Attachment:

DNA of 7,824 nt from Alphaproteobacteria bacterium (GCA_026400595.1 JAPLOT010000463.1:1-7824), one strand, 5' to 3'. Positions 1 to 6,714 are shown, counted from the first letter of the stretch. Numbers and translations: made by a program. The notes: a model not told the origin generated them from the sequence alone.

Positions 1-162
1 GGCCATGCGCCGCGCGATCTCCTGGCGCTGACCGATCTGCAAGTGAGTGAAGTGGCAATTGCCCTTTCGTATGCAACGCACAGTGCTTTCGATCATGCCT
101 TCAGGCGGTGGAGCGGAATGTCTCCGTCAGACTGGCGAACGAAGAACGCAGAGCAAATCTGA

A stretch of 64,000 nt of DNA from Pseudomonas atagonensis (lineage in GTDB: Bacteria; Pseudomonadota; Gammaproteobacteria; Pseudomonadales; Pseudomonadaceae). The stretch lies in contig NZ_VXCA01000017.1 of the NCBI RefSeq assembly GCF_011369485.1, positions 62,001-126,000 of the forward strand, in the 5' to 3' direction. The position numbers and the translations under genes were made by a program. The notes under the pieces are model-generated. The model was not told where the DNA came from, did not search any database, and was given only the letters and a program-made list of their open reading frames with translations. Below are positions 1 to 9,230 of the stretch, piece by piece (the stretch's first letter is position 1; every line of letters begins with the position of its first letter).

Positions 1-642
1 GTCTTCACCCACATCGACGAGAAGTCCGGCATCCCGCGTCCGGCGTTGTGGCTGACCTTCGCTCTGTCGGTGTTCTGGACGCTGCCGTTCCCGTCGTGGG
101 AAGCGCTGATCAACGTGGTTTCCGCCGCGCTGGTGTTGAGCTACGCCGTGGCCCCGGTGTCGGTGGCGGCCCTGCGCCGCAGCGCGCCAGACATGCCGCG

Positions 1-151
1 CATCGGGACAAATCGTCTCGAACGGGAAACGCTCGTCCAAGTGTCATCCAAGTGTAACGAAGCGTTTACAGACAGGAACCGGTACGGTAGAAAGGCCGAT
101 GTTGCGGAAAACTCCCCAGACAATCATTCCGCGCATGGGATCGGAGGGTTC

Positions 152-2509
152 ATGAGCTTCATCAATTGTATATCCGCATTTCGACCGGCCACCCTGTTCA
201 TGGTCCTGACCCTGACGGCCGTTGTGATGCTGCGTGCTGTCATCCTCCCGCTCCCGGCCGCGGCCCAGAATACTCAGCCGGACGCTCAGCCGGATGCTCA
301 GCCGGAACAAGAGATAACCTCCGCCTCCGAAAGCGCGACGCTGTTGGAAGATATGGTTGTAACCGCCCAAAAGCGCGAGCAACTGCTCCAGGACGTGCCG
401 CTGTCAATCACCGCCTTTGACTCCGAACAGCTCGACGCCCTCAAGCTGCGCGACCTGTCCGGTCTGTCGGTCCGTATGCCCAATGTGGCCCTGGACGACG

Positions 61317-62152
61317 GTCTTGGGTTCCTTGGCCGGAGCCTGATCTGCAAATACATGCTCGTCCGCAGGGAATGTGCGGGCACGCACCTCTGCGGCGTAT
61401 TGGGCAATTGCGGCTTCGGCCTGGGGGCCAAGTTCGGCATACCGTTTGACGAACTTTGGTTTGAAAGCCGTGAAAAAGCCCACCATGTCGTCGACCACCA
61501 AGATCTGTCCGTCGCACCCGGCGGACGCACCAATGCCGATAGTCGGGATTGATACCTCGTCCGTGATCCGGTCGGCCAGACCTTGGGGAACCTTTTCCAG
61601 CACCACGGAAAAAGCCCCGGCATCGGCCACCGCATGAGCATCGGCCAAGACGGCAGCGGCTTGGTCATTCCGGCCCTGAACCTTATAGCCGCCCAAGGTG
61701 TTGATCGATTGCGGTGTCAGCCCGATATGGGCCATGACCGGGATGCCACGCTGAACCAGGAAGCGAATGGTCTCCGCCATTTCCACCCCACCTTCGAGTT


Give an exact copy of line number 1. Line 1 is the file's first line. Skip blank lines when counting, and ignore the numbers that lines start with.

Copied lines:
DNA of 7,824 nt from Alphaproteobacteria bacterium (GCA_026400595.1 JAPLOT010000463.1:1-7824), one strand, 5' to 3'. Positions 1 to 6,714 are shown, counted from the first letter of the stretch. Numbers and translations: made by a program. The notes: a model not told the origin generated them from the sequence alone.